Quantcast

Latest Pleistocene Stories

8af96c5a7527f4d076afbaecd7ef53961
2010-06-28 06:35:00

A chain of past natural events may hold lessons for the future Scientists still puzzle over how Earth emerged from its last ice age, an event that ushered in a warmer climate and the birth of human civilization. In the geological blink of an eye, ice sheets in the northern hemisphere began to collapse and warming spread quickly to the south. Most scientists say that the trigger, at least initially, was an orbital shift that caused more sunlight to fall across Earth's northern half. But how...

2010-06-11 13:41:40

Research at the School of Geographical Sciences, Southwest University (SWU) in Chongqing, China-Research, has demonstrated that the record of the Asian Summer Monsoon (ASM) covers the last deglaciation and the early Holocene (from 16.2 to 7.3 ka BP), with an average oxygen isotope resolution of 9 years (issue 53, May 2010 of SCIENCE CHINA Earth Sciences). Understanding the factors responsible for past climatic changes is a key to understand future climate change. Such climatic changes include...

a2ee944b524fce43f0079a797924e8141
2010-05-24 07:04:06

The balance of biodiversity within North American small-mammal communities is so out of whack from the last episode of global warming about 12,000 years ago that the current climate change could push them past a tipping point, with repercussions up and down the food chain, say Stanford biologists. The evidence lies in fossils spanning the last 20,000 years that the researchers excavated from a cave in Northern California. What they found is that although the small mammals in the area suffered...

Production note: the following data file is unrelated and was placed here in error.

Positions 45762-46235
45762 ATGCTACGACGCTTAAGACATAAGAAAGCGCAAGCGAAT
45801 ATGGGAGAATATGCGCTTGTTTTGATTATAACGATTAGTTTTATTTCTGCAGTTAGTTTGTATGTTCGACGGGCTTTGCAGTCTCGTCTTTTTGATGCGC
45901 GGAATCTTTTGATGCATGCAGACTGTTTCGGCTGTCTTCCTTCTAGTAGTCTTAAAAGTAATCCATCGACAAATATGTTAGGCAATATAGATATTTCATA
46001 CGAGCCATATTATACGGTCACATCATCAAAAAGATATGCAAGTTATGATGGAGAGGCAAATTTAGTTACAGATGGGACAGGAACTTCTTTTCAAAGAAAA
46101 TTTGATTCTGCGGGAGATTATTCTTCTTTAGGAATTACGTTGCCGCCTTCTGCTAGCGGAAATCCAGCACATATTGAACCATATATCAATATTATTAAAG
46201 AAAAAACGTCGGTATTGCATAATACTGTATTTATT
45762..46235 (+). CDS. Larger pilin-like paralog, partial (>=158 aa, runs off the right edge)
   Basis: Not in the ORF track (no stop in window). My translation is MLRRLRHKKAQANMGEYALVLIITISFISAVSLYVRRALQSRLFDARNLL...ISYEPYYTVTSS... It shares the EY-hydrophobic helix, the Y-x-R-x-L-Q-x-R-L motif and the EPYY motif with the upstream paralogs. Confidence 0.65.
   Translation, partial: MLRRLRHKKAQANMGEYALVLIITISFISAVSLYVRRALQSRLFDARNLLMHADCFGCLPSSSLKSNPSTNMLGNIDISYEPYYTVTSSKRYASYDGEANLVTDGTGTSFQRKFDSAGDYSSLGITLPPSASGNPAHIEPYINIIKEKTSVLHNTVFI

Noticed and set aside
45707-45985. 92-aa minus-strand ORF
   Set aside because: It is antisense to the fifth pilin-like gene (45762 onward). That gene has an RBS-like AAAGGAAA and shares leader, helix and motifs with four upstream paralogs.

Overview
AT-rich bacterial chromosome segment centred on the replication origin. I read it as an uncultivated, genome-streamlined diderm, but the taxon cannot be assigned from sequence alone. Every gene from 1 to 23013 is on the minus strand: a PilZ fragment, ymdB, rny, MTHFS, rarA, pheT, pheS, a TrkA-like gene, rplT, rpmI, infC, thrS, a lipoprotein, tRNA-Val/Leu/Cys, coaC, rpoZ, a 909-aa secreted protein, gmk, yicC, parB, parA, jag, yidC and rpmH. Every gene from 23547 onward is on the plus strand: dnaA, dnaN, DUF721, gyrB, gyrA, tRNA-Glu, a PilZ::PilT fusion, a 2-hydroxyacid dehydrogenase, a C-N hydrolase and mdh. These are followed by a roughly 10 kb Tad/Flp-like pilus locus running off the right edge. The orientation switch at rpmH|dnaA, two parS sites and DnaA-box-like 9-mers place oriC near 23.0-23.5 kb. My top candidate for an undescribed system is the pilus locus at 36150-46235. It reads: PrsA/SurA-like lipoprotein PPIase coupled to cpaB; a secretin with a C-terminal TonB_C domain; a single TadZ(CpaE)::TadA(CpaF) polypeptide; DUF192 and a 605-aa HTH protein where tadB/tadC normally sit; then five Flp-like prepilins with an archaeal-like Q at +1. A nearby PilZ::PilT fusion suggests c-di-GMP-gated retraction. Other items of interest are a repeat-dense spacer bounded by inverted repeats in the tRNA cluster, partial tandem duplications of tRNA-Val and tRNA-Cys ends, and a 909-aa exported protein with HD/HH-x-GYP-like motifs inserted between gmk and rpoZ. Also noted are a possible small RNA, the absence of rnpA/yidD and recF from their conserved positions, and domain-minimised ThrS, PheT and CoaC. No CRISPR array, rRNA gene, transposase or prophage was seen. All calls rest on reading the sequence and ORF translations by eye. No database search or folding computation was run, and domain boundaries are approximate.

2010-04-12 11:25:00

Study suggests that Ice Age climate change did not pose significant challenges to first Americans Paleoindian groups* occupied North America throughout the Younger Dryas interval, which saw a rapid return to glacial conditions approximately 11,000 years ago. Until now, it has been assumed that cooling temperatures and their impact on communities posed significant adaptive challenges to those groups. David Meltzer from the Southern Methodist University in Dallas, USA, and Vance Holliday from...

ce63c08b45e0a4a7770bc7c2b6131b551
2010-04-12 09:13:23

Did a change in climate or an extraterrestrial impact bring an end to the beasts and people that roamed the Southwest shortly after the last ice age? A team of researchers from the University of Arizona has revisited evidence pointing to a cataclysmic event thought by many scientists to have wiped out the North American megafauna "“ such as mammoths, saber tooth cats, giant ground sloths and Dire wolves "“ along with the Clovis hunter-gatherer culture some 13,000 years ago. The...

240e04d6cc75f59b05f2facfa793ad491